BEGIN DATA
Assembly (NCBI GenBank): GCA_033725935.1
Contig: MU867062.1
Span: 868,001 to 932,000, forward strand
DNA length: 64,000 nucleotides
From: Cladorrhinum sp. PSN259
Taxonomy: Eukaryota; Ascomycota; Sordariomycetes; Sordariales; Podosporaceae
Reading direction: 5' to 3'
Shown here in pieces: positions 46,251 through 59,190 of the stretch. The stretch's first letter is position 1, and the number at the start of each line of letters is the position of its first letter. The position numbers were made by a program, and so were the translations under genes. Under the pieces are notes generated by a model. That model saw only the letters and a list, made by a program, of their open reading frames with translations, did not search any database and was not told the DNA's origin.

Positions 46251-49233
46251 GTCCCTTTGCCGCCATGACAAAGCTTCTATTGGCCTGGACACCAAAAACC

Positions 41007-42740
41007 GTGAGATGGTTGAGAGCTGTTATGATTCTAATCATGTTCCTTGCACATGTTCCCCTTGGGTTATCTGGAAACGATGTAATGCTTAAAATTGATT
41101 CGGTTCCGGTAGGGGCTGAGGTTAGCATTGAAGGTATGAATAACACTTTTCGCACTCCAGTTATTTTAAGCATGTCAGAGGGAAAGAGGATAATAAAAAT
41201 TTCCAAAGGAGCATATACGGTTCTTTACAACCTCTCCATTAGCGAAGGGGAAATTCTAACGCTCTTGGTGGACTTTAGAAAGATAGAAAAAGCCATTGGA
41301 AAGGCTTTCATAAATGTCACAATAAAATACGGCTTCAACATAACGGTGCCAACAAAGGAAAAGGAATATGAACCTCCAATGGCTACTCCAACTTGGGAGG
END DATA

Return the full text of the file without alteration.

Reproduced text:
Assembly (NCBI GenBank): GCA_033725935.1
Contig: MU867062.1
Span: 868,001 to 932,000, forward strand
DNA length: 64,000 nucleotides
From: Cladorrhinum sp. PSN259
Taxonomy: Eukaryota; Ascomycota; Sordariomycetes; Sordariales; Podosporaceae
Reading direction: 5' to 3'
Shown here in pieces: positions 46,251 through 59,190 of the stretch. The stretch's first letter is position 1, and the number at the start of each line of letters is the position of its first letter. The position numbers were made by a program, and so were the translations under genes. Under the pieces are notes generated by a model. That model saw only the letters and a list, made by a program, of their open reading frames with translations, did not search any database and was not told the DNA's origin.

Positions 46251-49233
46251 GTCCCTTTGCCGCCATGACAAAGCTTCTATTGGCCTGGACACCAAAAACC

Positions 41007-42740
41007 GTGAGATGGTTGAGAGCTGTTATGATTCTAATCATGTTCCTTGCACATGTTCCCCTTGGGTTATCTGGAAACGATGTAATGCTTAAAATTGATT
41101 CGGTTCCGGTAGGGGCTGAGGTTAGCATTGAAGGTATGAATAACACTTTTCGCACTCCAGTTATTTTAAGCATGTCAGAGGGAAAGAGGATAATAAAAAT
41201 TTCCAAAGGAGCATATACGGTTCTTTACAACCTCTCCATTAGCGAAGGGGAAATTCTAACGCTCTTGGTGGACTTTAGAAAGATAGAAAAAGCCATTGGA
41301 AAGGCTTTCATAAATGTCACAATAAAATACGGCTTCAACATAACGGTGCCAACAAAGGAAAAGGAATATGAACCTCCAATGGCTACTCCAACTTGGGAGG